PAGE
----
A ruthless and successful warlord who played a pivotal role, as mayor of the palace (714–741), in the rise to royal and imperial rank of the carolingian dynasty which carried his name (lat. Carolus ); b. c. 688; d. Quierzy, Oct. 22, 741.
Charles Martel was the son of Pepin II by Alpaida, his concubine, or possible wife. Nothing is known of the first 26 years of Charles's life. In the turmoil following Pepin II's death, Charles was seen as a threat within the family by Plectrude, Pepin's widow, who had him imprisoned. He escaped from captivity and embarked on a career that the sources reveal in outline, but do not give enough detail to explain fully his remarkable success. We know that between 715 and 717 he consolidated his power in Austrasia, and that he did the same in Neustria between 718 and 719. During the years 720–741 he was able to assert his power in the outer regions of the Frankish kingdom and its neighbours.
Under a new merovingian king, Chilperic II (715/6–721), Ragamfred, the Naustrian mayor of the palace, attacked Austrasia in association with his Friesian allies. Charles led the resistance to Radbod, but suffered his only recorded defeat. The Neustrian invaders reached Cologne and only withdrew after being given a large amount of treasure by Plectrude. On their return, they were ambushed successfully by Charles at Ambleve, near Malmedy, in the heart of Pepinid territory. Early in the following year, Charles took the war to Ragamfred, defeating the Neustrians at Vinchy, near Cambrai (April 717). He secured control of his father's treasure from Plectrude and raised up Chlothar IV, a Merovingian of questionable ancestry, as the first Austrasian king in four decades. Charles was now the undisputed leader of Austrasia and the Pepinids.
Over the next two years, Charles extended his control over Neustria. On the convenient, if suspicious, death of the Austrasian king Chlothar IV in 718, Charles acted as mayor of the palace to a single Merovingian ruler, Chilperic II, claiming hegemony over the whole Frankish kingdom. Charles was helped in strengthening the central authority by three factors: the residual strength of the idea that the kingdom was a single political community, fears among the regional nobility at a breakdown of social order, and the threat of Muslim attack. Nevertheless, the sheer size of the territory he aspired to control meant that Charles was committed to constant and repetitive campaigning on the periphery of the Frankish kingdom.
Charles and his successors earned much prestige by their campaigns against non-Christian groups (Muslims, Frisians, and Saxons) that combined military success with religious zeal. Traditionally, the greatest of Charles's military achievements was held to be his defeat of a Muslim army at Poitiers in October 732. For Edward Gibbon, it was one of the world's decisive victories for having saved Western Christendom from a seemingly relentless Muslim advance from recently-conquered Visigothic Spain. Recent research has questioned the location, date, and significance of the battle. Raids into Frankish territory continued for some years until they were effectively stopped during the 740s by civil war in Spain while Septimania, the region between the Rhone delta and the Pyrenees that had been part of the Visigothic kingdom, remained under Muslim control until 759, in the reign of Charles's son, pepin iii. The immediate consequence of Charles's victory was that it asserted his power in Aquitaine. This advance was not entirely welcome to some local Christian rulers, such as Maurontus of Marseilles, who were prepared to cooperate with Muslim allies in resistance. Nevertheless, in the nineth century, Charles's military success earned him the title 'the Hammer' (lat. Martellus ).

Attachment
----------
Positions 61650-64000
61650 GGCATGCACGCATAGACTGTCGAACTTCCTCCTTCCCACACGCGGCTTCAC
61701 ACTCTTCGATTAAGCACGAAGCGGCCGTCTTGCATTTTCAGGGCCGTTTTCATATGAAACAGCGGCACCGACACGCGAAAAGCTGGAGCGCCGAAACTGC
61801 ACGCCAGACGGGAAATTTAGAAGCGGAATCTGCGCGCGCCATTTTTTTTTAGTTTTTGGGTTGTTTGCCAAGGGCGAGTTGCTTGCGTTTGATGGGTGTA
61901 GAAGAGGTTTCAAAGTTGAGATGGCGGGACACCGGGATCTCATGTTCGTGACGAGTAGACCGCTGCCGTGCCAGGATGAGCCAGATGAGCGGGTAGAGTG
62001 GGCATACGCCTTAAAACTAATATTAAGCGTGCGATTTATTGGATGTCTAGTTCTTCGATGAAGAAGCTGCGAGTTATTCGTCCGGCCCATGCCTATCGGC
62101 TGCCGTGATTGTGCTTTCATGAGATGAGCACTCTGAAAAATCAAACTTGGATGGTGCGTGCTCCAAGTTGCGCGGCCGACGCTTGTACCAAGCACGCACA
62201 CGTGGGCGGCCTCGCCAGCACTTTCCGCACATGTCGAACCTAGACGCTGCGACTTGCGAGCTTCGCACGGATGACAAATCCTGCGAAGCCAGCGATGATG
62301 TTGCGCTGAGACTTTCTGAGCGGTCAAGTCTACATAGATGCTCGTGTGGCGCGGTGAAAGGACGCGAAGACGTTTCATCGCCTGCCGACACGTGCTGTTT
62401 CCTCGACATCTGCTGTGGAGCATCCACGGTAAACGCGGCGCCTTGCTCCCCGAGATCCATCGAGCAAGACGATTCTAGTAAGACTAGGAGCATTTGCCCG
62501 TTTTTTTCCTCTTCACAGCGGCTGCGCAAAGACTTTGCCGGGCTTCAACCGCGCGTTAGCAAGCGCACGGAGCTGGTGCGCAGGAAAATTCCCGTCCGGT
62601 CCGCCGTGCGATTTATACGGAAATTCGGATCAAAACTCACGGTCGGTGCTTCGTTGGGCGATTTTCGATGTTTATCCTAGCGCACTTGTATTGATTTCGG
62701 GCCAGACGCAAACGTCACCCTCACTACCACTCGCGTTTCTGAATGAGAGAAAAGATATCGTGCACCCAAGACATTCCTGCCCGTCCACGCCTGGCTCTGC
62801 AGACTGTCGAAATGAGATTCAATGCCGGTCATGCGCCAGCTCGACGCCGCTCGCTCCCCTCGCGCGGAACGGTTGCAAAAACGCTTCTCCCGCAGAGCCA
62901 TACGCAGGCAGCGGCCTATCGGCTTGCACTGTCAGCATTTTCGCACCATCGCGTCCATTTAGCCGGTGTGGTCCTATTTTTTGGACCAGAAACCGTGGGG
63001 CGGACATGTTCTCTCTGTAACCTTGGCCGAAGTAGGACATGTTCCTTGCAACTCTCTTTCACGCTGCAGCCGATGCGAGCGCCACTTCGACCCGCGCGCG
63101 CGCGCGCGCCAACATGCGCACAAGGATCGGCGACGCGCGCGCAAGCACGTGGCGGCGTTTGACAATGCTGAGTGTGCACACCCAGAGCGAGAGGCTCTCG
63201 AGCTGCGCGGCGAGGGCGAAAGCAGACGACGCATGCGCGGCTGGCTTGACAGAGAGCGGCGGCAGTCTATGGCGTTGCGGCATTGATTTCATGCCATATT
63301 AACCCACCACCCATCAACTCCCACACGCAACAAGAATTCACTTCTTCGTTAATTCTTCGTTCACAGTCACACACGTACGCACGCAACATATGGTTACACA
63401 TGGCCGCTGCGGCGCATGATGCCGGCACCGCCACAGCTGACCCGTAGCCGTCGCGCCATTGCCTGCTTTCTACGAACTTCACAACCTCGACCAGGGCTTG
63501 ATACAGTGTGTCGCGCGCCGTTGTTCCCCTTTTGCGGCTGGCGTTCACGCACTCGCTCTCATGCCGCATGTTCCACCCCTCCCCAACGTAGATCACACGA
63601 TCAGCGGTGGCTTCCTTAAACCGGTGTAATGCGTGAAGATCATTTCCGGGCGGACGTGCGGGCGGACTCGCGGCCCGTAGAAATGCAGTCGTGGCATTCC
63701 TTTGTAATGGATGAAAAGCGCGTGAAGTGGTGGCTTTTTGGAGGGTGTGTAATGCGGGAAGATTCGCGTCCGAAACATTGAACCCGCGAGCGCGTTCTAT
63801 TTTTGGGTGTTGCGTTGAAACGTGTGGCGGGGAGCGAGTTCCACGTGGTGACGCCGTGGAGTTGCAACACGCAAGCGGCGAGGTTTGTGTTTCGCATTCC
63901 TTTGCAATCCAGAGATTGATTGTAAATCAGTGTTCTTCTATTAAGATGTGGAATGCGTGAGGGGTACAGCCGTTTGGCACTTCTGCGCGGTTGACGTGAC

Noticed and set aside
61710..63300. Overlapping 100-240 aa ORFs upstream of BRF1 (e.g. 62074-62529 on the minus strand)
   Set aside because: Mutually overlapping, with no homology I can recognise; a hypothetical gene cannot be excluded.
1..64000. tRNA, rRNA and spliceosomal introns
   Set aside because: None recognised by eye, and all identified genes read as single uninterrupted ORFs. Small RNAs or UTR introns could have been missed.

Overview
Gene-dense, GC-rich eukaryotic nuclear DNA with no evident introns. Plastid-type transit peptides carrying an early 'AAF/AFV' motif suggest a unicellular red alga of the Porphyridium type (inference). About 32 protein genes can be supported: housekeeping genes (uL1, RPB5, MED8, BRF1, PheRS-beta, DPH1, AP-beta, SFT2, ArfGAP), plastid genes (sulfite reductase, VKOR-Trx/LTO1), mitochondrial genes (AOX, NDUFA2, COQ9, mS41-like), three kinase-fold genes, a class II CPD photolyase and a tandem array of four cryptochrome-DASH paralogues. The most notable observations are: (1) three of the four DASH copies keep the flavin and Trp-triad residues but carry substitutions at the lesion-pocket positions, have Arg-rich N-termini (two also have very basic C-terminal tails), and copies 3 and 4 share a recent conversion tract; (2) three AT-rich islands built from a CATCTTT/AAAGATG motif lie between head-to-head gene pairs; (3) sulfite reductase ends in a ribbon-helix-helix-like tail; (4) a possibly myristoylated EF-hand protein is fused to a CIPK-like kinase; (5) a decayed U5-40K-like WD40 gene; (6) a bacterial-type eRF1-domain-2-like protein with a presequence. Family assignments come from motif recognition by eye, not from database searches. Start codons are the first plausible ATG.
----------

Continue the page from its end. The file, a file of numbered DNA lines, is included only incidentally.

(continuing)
In 739 Charles's reputation as an outstanding warrior prompted Pope Gregory III (715–731) to send him embassies, bearing such valuable relics as the keys to Saint Peter's tomb and links from his chains, in order to solicit aid against the encroaching Lombard king, Liutprand. Nothing seems to have come of this. Charles may well have preferred to retain the Lombards as allies in view of the help they had recently given him during his campaign against the Muslims in Provence. The close alliance between the papacy and the Franks, with its momentous consequences for western Christianity, was not to be forged until the time of Pepin III (751–768).
Like his father, Charles Martel offered support to missionaries, especially those from England. There were two Anglo-Saxon groups, one led by willibrord, active in Frisia from 690 to 739, and the other by boniface, active in Friesia, Hesse, and Thuringia from 716 to 753. Their missionary work produced social and religious changes that smoothed the integration of peripheral areas into the Frankish world. Perhaps their greatest achievements lay in reorganizing the Church in nominally Christian areas. From the 660's the papacy had been more active in its relations with Europe beyond the Alps, but it now came into closer contact with Charles Martel, his sons, and the whole Frankish kingdom through these missionaries. From Boniface, too, there is a sharply critical picture of a lax Frankish church, which is not entirely justified.
From the time that he achieved supreme power in the Frankish kingdom, Charles was identified by various titles such as 'duke' (lat. dux ) or ’prince' (lat. princeps ), but never as king (lat. rex ). He took great care to legitimize his position by acting under the nominal authority of a Merovingian ruler: Chlothar IV (717–718), Chilperic II (716–721), and Theuderic IV (721–737). From 737 until his death in 741, Charles operated without a Merovingian on the throne.